Food Contact Rubbers 2: Products, Migration and Regulation, Volume 16, Number 2, 2006

Chapter 6: Future Trends in the Use of Rubber with Food

6.1 Increased Use of Thermoplastic Rubbers and High Performance Rubbers

A search of any major abstract database reveals the extent to which new thermoplastic rubbers are entering the food contact market. The attraction of these materials is that they are relatively simple compared to conventional rubbers, which means that they contain less potential migrants overall, and none of those which have received the closest scrutiny in recent years (e.g., nitrosatables and primary aromatic amines). In the main they have entered the market in one of two ways: as replacements for existing rubbers, and as replacements for other food contact materials. There are a number of examples of TPEs replacing vulcanised rubbers in the literature. For example, a co-polyester based TPE with high temperature resistance has been developed to replace rubbers such as silicone (11). A recent development is the manufacture of polyurethane TPE food contact gloves as an alternative to natural rubber or nitrile rubber gloves (62), and there is the continuing utilisation of thermoplastic vulcanisates such as Santoprene as an alternative to conventional vulcanisates (38). For the manufacture of babies teats and dummies, high performance clear TPEs based on styrene-block copolymers are competing with silicone rubber for this application (54).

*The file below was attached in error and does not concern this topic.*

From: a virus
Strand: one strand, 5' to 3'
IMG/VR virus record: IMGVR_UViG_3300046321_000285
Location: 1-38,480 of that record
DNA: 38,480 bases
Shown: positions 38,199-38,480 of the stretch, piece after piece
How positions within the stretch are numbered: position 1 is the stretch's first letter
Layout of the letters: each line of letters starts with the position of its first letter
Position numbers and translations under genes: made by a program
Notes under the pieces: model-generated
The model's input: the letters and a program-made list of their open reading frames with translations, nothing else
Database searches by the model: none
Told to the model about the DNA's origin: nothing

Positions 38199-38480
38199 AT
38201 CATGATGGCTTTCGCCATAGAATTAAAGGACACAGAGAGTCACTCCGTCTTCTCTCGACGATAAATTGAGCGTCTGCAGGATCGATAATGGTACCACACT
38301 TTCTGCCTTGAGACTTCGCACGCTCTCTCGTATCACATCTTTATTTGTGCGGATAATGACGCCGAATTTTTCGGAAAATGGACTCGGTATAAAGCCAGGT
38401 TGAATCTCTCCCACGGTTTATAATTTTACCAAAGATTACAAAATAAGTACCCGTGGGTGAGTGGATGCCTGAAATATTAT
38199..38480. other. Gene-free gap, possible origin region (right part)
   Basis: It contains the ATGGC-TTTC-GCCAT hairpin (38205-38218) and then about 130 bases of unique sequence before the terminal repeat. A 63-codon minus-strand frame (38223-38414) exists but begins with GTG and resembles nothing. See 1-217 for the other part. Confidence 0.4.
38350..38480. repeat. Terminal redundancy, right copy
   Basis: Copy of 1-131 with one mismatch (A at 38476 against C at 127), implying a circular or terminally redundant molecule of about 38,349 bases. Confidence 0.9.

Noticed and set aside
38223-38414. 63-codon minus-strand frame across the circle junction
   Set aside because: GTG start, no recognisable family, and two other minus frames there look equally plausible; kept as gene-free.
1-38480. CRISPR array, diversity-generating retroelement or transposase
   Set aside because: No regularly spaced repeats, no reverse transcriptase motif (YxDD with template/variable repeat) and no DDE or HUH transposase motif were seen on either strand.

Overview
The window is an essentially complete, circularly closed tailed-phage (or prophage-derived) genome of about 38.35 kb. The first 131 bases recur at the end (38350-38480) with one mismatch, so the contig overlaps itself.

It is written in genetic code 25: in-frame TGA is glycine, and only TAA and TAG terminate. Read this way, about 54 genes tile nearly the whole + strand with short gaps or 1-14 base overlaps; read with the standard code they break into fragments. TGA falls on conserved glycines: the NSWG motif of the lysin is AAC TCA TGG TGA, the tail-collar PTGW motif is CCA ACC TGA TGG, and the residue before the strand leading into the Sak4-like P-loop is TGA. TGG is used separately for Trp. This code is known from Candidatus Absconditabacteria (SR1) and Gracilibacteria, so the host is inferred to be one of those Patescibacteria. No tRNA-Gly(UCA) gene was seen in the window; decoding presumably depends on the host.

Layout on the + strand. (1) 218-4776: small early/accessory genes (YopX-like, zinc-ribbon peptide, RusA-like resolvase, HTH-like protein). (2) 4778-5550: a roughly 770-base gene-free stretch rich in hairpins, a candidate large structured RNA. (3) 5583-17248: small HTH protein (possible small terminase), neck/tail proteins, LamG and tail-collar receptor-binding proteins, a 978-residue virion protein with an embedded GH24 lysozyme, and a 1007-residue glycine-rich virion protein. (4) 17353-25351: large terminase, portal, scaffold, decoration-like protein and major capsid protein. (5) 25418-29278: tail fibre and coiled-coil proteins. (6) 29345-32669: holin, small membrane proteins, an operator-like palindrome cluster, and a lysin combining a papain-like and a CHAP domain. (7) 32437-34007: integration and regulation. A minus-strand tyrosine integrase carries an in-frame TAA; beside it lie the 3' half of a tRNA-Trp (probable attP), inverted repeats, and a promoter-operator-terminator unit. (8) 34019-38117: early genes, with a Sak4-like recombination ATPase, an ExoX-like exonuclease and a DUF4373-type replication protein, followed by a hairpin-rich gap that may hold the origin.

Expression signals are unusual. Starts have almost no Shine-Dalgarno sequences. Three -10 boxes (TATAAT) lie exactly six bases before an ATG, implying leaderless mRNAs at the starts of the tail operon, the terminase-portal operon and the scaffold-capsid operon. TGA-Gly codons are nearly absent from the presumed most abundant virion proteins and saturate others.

An example of TPEs replacing other food contact materials is the use of SEBS block copolymers to manufacture synthetic corks for use in wine bottles instead of natural cork (99). This trend has been assisted in recent years with the continued proliferation of thermoplastic vulcanisates (TPVs). These materials...